Search #A. Let’s use as an example the search from my #20: go to the 1850 census and do an exact search for surname Smith, born in Tennessee, USA, resides in Anderson County, Tennessee, USA. On Old Search, there are 75 hits. On New Search, there are also 75 hits. So whatever the bug is in New Search that frequently causes it to return thousands of hits apparently does not apply in this situation.

Search #B. Same as search #A except add the condition born in 1830+-10, essentially the range for birth dates is 1820-1840. On Old Search, there are 44 hits. On New Search, there are also 44 hits. The number of hits has been reduced from 75 to 44 because we have filtered out anybody born after 1840 or before 1820. And once again, New Search is behaving itself and is not suffering from the bug that causes it to return thousands of hits. I can’t emphasize enough that including a range such as 1840+-10 does not make this search into a fuzzy search. The search is still very much exact.

Search #C. Same as search #A except add the condition born in 1830 not exact. The birth date is the only fuzzy condition in the search and the search is therefore semi-exact. Nevertheless, the search has to be treated as fuzzy. I can’t run this search on Old Search because Old Search does not support semi-exact searches. When I run this search on New Search, I get 75 hits. Wonder of wonders, New Searched pretty much worked correctly and it didn’t go into its funky mode where it gives thousands of hits!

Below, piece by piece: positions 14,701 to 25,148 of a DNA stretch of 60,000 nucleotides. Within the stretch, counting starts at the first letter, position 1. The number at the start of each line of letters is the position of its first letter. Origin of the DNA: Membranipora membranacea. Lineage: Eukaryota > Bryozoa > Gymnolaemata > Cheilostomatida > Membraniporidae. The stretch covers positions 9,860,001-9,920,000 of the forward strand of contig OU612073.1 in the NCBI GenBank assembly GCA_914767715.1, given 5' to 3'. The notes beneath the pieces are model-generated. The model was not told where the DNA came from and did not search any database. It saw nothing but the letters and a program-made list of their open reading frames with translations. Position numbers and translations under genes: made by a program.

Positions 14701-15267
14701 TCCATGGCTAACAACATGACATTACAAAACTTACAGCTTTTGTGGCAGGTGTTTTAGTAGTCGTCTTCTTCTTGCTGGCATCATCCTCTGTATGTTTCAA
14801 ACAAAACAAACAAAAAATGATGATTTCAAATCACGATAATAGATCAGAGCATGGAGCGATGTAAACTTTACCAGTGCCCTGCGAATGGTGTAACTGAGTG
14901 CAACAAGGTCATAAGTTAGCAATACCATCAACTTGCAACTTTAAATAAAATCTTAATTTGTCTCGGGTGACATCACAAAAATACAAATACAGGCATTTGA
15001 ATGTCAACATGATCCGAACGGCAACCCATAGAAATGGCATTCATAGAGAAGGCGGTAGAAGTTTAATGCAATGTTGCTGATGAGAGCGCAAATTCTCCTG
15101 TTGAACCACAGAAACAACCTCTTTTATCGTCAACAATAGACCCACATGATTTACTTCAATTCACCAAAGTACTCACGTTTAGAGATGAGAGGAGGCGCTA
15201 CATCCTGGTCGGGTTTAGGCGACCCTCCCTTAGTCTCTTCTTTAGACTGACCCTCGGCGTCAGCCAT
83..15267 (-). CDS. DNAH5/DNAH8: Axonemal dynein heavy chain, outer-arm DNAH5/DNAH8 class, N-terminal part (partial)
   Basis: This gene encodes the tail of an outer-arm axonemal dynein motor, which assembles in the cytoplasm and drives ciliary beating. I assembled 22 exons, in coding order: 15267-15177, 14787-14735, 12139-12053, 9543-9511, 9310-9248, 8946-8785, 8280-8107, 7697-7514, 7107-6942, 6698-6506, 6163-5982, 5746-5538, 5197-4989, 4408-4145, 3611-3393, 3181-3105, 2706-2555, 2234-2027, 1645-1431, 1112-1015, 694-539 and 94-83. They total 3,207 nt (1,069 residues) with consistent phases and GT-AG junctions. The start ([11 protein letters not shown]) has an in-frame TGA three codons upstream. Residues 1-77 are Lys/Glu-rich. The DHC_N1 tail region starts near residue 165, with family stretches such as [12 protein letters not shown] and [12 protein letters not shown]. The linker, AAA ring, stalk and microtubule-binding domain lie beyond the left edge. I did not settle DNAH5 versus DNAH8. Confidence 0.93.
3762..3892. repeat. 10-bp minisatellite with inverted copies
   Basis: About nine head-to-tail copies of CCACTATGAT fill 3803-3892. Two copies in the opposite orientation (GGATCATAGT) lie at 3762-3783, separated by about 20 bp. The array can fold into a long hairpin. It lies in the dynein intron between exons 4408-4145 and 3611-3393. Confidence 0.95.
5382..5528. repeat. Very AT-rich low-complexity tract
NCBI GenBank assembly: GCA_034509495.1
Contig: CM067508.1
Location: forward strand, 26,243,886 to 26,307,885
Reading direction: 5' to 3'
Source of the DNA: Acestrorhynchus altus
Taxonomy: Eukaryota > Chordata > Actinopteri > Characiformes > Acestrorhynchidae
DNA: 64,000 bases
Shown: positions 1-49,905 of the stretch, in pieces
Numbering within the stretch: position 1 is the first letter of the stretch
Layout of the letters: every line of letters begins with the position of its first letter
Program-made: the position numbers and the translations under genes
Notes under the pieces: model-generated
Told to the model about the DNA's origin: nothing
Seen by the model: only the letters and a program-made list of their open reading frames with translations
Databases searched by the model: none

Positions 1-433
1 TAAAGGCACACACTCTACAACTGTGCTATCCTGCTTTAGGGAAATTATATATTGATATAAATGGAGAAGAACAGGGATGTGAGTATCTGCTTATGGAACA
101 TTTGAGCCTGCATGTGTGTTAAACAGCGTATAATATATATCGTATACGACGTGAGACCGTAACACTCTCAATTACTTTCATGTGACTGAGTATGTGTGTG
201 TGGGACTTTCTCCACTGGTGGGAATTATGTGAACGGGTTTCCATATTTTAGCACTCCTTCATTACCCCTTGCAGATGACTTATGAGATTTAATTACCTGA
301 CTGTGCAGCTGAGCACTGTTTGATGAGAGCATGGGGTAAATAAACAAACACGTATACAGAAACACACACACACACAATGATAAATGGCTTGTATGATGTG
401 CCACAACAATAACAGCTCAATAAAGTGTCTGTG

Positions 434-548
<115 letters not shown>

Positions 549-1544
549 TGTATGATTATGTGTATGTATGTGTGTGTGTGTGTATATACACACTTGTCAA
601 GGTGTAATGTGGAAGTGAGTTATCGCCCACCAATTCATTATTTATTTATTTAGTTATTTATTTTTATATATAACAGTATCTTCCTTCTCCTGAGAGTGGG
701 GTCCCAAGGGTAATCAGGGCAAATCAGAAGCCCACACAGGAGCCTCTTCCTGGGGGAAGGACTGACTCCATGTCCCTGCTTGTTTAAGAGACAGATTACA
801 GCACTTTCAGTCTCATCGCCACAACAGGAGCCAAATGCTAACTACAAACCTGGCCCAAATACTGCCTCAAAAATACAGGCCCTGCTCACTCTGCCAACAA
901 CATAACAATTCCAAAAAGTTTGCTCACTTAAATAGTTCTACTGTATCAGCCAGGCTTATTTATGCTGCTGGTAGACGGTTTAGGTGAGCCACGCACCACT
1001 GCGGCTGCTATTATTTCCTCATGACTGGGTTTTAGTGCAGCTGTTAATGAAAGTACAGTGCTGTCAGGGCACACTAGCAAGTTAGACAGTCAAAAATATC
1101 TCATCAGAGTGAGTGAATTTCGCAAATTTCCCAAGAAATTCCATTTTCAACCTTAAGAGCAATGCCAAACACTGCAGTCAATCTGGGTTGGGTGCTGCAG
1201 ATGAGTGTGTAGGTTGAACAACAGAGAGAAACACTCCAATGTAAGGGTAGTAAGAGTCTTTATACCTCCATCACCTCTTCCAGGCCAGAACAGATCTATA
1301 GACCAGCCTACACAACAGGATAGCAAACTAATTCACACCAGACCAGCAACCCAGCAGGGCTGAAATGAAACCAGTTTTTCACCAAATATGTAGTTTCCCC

With Search #C, some of the hits were ranked at 3.5 stars and some of the hits were ranked at 3 stars. The 3.5 star hits were basically those hits for which the birth date was 1830+-2, and the 3 star hits were all the rest. All the 3.5 star hits were listed ahead of all the 3 star hits. I think the idea here is fine, but the implementation is pretty sloppy. Somebody who was only 3 years removed from the search target of 1830 received the same ranking as somebody who was 30 years removed from the search target of 1830. Surely, ancestry can do better than this. But the concept is fine.

With search #B, all the hits were listed as 3.5 star hits. Because all the hits were the same number of stars, it is nonsensical to rank them by the number of stars. Fortunately, the UI had the good sense to list the 44 hits sorted by name. That’s not as good as letting me pick the sort order, but it’s at least as good as the way Old Search did it. And it shouldn’t say Sorted by Relevance when its really sorted by name.

With search #A, all the hits were listed as 3 star hits. Because all the hits were the same number of stars, it is nonsensical to rank them by the number of stars. Fortunately, the UI had the good sense to list the 75 hits sorted by name. That’s not as good as letting me pick the sort order, but it’s at least as good as the way Old Search did it. And it shouldn’t say Sorted by Relevance when its really sorted by name.

August 23, 2008 at 10:00 pm
Anne Mitchell 

I’m closing this post down so I can focus on my most recent post. You can find a list of all of my posts at:

Anne Mitchell’s ancestry blog posts

August 25, 2008 at 3:28 pm